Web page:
abstract = "Background: The adverse effects of TPN on systemic immunity are well- documented; however, the impact of IV feeding on neonatal intestinal immunity is unknown. Methods: A piglet TPN model was used to compare immune cell composition within the intestinal epithelium and lamina propria of parenterally and orally fed piglets. Results: Small intestinal weight of piglets maintained intravenously was reduced 50{\%} after 7 days. Intestinal atrophy in piglets fed parenterally was evidenced by decreased width of intestinal villi and colon cuffs and reduced intestinal crypt depth. The numbers of CD4+ and CD8+ T lymphocytes were threefold greater within the lamina propria of jejunal and ileal villi of piglets supported intravenously. Inverse correlations were observed between villus height or width and T- lymphocyte numbers (r = -.80; p < .05). Major histocompatibility complex class II mRNA expression, an indicator of localized inflammation, was increased in the ileum and colon of piglets receiving parenteral nutrition. Goblet cell numbers were twofold greater in jejunal and ileal villi, and mast cells were more abundant in the colon of piglets fed parenterally. Furthermore, jejunal T-lymphocyte numbers were correlated with goblet cell numbers (r = .80; p = .01). Conclusions: These data identify molecular and cellular indices of intestinal inflammation that are responsive to IV feeding in neonates and provide a novel framework to investigate mechanisms underlying gut atrophy during TPN.",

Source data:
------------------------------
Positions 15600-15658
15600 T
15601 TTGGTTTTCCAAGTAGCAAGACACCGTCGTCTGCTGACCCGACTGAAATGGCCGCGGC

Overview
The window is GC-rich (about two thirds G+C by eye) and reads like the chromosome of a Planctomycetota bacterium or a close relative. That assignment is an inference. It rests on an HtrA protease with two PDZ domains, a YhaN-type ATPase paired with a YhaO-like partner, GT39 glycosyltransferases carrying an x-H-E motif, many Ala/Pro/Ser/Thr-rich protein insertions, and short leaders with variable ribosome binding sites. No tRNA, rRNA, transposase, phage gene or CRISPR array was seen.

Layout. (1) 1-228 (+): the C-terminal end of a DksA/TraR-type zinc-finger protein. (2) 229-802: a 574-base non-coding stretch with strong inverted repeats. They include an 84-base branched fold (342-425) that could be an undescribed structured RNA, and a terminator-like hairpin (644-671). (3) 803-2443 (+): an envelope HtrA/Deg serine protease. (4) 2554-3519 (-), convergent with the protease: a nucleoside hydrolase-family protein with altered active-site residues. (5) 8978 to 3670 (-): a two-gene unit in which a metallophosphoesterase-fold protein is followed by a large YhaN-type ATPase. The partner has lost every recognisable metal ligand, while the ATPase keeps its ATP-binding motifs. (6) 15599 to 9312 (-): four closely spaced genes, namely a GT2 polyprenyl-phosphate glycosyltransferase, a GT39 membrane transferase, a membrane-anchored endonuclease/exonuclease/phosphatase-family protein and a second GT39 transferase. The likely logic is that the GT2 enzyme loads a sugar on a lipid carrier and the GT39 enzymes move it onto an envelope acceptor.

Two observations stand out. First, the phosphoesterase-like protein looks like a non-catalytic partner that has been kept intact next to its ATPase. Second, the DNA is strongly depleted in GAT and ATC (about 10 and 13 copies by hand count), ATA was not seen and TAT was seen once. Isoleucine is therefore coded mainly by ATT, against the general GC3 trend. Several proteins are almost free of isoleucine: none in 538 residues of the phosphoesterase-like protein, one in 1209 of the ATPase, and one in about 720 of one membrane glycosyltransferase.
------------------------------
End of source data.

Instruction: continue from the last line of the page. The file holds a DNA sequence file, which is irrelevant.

author = "Deshanie Ganessunker and Gaskins, {H Rex} and Zuckermann, {Federico A} and Donovan, {Sharon M}",
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T1 - Total parenteral nutrition alters molecular and cellular indices of intestinal inflammation in neonatal piglets

AU - Ganessunker, Deshanie

AU - Gaskins, H Rex

AU - Zuckermann, Federico A

AU - Donovan, Sharon M

PY - 1999/1/1